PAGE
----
However, it's important to understand that arbitrage traders are necessary for efficient markets. Prices may be relatively inefficient, but thousands of transactions still create opportunities to exploit inefficiencies. But arbitrageurs act to quickly reduce these inefficiencies by pocketing the difference and equalizing prices. The edge disappears once the arbitrage trade executes, and prices regain efficiency.
Regulatory frameworks for arbitrage
Regulatory arbitrage refers to the concept where market participants can make advantageous decisions based on conflicting regulatory regimes. Tax, zoning and firm classification laws are some of the most common types of regulation businesses and institutions seek to work around. Ever ask yourself why so many companies exist in the Cayman Islands? If you guessed highly favorable tax treatment, you'd be correct!
Of course, regulators are aware of this concept (see this paper from Fordham University) and seek to close as many loopholes as possible. Businesses and traders need to understand their regulatory framework's complexities and ensure they stay on the right side of the law.
For example, Delaware offers businesses a huge perk with no state sales tax. Still, companies must have a registered agent located in the state and file all the proper paperwork (i.e., the foreign qualification form) to receive the tax benefits.
Arbitrage opportunities in financial markets
What is arbitrage trading in financial markets? Exploiting price differences across financial markets can be done in several fields and industries beyond typical capital markets. Here are a few nontraditional places where arbitrageurs can use their strategies.
Arbitrage in the real estate market
Companies like AirBNB Inc. (NASDAQ: ABNB) have opened a new avenue for real estate arbitrage. How does real estate arbitrage work? The same way any rental property works: receiving more in rental payments than monthly costs required for mortgage and maintenance. House flipping is another form of real estate arbitrage. An example of arbitrage is when an investor purchases a property for less than market value and resells it for a profit following a renovation project or rebound in local house prices.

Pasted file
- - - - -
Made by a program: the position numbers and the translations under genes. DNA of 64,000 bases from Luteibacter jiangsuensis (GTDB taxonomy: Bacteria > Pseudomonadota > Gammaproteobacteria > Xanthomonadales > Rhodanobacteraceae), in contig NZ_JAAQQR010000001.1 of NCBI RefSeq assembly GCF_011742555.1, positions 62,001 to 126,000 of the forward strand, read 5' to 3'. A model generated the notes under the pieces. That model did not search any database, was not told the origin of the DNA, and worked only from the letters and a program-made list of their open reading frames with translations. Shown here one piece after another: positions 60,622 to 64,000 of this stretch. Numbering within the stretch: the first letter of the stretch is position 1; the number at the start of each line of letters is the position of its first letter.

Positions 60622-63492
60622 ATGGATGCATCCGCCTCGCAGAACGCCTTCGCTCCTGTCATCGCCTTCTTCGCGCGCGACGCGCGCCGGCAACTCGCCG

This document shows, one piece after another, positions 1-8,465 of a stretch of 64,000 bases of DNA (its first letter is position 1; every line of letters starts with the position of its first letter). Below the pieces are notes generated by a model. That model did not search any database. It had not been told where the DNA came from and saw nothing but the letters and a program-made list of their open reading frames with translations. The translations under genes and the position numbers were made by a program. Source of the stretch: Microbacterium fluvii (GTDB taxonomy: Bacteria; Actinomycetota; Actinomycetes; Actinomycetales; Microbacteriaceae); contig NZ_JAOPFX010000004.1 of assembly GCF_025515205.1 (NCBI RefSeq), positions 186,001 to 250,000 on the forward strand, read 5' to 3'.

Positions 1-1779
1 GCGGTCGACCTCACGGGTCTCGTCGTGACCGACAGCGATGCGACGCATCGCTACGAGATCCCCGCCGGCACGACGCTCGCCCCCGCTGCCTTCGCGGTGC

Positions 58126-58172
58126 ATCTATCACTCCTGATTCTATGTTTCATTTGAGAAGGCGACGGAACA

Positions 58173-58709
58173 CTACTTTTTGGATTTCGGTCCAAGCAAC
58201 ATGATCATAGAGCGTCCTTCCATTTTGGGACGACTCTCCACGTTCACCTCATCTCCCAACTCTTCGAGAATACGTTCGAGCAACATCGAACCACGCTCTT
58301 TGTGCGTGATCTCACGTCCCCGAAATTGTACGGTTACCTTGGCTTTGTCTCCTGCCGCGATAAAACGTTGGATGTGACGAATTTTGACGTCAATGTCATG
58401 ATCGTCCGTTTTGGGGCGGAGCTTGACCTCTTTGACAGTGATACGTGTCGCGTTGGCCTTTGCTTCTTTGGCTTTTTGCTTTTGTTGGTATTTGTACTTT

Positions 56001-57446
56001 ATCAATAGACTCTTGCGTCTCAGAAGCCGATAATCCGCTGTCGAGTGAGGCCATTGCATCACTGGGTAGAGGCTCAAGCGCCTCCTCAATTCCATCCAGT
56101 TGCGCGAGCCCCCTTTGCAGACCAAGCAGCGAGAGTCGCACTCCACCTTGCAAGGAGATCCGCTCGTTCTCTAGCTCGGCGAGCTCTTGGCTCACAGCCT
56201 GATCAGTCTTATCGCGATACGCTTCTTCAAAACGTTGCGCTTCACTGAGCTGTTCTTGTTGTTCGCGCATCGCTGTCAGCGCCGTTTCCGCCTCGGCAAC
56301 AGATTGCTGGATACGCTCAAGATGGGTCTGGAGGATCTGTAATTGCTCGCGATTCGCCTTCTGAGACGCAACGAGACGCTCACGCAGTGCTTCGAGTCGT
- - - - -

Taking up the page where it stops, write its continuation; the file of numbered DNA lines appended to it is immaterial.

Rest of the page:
Arbitrage in e-commerce and retail
E-commerce giants like Amazon.com Inc. (NASDAQ: AMZN) and eBay Inc. (NASDAQ: EBAY) allow retail investors to sell products for a profit over the internet. E-commerce sellers look for underpriced items to buy and resell on these platforms for a profit.
Arbitrage in e-commerce usually requires expertise in a particular niche or product line since you don't want to purchase items for reselling without a high degree of profit certainty. Wholesalers like Costco Corporation (NASDAQ: COST) and BJ’s Club Holdings (NYSE: BJ) buy items at scale for discounts and break them down for resale to club members.
Arbitrage in cryptocurrencies
Crypto arbitrage is new since cryptocurrencies have only been around for over a decade, but it's also easy for retail investors to participate. Many different cryptocurrency exchanges exist. Some are publicly traded, like Coinbase Global Inc. (NASDAQ: COIN), and other exchanges are private, such as Gemini or Kraken. Large-cap tokens like Bitcoin and Ethereum often trade at slightly different prices on different exchanges, but with smaller and more volatile tokens, the price gap can be more prominent. Crypto arbitrageurs can purchase tokens on the lower-priced exchange while selling on the higher-priced exchange and count the difference as profit minus any crypto-related fees. (And since it's crypto, there will always be fees.)
The risks and challenges of arbitrage
Ask someone to define arbitrage, and they'll usually mention "risk-free." While some forms of arbitrage take on minimal risk since the buy low/sell high trades are executed concurrently, you cannot fully eliminate risk. Sometimes, risk can become unmanageable if conditions exit the predicted parameters.
One commonly cited example of arbitrage disaster is long-term capital management (LTCM). LTCM engaged in stat arb, usually with bonds and currencies. The hedge fund had a leveraged portfolio of correlated assets and expected the spreads of its holdings to converge. But when Russia unexpectedly defaulted and devalued the ruble, LTCM's arbitration strategy exploded, and the company needed to be rescued and taken over by the government.